A new policy brief uses psychotropic medications as a proxy for mental illness, and finds that, despite criminal justice reforms in the state, the population of mentally ill inmates in jails is growing.
The push for prison reform in California has significantly affected the state's county jails as well. In 2011, the United States Supreme Court ruled that California had to do something to reduce the population in its overcrowded prisons and provide better treatment for the incarcerated mentally ill. To ease the burden on the prison system, the state downgraded non-violent drug and property crimes, and offenders no longer eligible for prison terms were funneled into county jail facilities.
While around one million people cycle through California's jails every year, the jail system has not received as much public or research attention as state-level prison facilities, which means less is known about the inmate population in county jails. But a new policy brief shows that things may be getting worse for mentally ill inmates in California jails.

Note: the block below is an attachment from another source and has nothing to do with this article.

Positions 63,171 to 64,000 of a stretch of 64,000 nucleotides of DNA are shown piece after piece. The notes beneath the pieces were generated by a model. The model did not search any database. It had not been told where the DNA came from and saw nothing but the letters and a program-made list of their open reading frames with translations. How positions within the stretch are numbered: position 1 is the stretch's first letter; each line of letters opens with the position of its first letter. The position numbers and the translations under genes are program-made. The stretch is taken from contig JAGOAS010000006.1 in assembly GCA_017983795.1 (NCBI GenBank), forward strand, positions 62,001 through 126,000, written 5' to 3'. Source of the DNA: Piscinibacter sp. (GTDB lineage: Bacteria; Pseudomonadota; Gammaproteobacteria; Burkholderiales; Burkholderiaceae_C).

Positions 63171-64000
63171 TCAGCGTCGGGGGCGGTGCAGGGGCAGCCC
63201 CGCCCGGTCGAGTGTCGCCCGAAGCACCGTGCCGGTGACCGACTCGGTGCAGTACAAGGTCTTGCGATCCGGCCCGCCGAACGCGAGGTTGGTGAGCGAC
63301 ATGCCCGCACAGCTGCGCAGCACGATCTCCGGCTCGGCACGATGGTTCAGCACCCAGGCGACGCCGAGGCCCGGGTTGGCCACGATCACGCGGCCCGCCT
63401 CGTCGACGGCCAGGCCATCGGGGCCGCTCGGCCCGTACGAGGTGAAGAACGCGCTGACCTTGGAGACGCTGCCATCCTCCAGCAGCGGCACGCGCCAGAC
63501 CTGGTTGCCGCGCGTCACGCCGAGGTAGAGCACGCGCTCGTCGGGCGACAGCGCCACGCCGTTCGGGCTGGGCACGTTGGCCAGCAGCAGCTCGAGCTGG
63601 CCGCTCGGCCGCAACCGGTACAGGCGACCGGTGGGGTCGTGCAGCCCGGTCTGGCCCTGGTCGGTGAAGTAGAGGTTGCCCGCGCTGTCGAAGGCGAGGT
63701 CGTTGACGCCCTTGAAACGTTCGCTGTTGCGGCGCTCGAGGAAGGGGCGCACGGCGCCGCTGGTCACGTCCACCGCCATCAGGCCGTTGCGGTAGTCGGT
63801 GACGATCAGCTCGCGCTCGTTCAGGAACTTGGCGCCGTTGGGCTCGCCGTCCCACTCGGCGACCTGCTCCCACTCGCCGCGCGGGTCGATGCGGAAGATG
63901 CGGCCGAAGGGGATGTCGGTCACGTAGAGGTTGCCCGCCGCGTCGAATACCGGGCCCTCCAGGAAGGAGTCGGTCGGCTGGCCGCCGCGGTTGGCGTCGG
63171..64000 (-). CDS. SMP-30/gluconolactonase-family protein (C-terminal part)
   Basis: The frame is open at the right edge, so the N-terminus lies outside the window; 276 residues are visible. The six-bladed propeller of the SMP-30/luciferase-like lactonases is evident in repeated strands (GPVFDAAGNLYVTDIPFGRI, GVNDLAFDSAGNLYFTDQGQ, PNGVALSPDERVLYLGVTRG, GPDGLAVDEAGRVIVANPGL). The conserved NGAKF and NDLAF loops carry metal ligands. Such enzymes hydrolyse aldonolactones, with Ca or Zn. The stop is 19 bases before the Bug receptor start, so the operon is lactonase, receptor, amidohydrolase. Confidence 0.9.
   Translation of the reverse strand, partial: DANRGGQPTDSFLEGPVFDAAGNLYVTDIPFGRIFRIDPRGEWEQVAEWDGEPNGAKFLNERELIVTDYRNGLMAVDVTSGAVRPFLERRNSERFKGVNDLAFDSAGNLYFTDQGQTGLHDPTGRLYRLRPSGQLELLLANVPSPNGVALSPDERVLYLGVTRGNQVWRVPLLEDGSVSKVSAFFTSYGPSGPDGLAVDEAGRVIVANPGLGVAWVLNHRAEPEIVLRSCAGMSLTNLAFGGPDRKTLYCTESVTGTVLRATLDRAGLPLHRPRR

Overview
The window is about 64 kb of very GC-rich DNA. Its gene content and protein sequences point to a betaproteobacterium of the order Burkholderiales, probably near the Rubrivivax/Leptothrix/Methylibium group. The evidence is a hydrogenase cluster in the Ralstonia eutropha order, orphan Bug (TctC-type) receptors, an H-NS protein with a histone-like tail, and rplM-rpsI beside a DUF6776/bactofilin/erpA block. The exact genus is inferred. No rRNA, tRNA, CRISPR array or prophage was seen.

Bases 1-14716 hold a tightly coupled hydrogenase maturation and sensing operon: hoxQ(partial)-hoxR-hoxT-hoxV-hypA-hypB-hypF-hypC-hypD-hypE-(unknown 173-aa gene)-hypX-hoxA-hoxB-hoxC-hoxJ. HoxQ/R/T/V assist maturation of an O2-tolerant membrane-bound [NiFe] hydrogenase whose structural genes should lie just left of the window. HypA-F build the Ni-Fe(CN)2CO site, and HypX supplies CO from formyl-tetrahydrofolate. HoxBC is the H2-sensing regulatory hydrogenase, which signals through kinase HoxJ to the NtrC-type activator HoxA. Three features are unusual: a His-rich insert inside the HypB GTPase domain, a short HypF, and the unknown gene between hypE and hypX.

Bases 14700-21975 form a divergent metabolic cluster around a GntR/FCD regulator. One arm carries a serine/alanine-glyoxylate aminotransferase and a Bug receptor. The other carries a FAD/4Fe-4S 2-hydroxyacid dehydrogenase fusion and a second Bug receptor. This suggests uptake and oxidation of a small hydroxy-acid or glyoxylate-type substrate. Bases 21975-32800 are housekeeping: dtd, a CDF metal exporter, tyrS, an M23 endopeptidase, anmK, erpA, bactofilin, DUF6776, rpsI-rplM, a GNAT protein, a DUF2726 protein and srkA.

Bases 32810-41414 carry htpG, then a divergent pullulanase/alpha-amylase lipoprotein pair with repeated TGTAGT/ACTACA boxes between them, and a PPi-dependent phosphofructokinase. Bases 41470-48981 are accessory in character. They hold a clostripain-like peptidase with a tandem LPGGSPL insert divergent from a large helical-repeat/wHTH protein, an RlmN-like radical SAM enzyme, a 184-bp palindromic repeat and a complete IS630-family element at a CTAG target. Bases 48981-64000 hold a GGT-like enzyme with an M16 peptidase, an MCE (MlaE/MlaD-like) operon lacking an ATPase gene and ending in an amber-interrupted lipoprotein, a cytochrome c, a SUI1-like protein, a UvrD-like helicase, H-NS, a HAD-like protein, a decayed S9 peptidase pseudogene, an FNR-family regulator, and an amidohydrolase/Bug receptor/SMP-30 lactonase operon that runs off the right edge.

The brief, which used data from the Board of State and Community Corrections on 45 counties across the state, shows that, between 2012 and 2017, the portion of the jail population taking psychotropic medications rose by 25 percent. As the number of individuals taking these medications increases, so too do the costs to county jails. Of those 45 counties, 41 reported expenditures to the BSCC, and those spent nearly $8.5 million on psychotropic drugs in 2016. Today, a fifth of the state's jailed population is taking such medications.
While this latest brief can't provide an answer as to why the number of mentally ill inmates may be increasing in jails, it does provide policymakers with a better understanding of the jailed population—the first step toward creating policies to help this vulnerable population.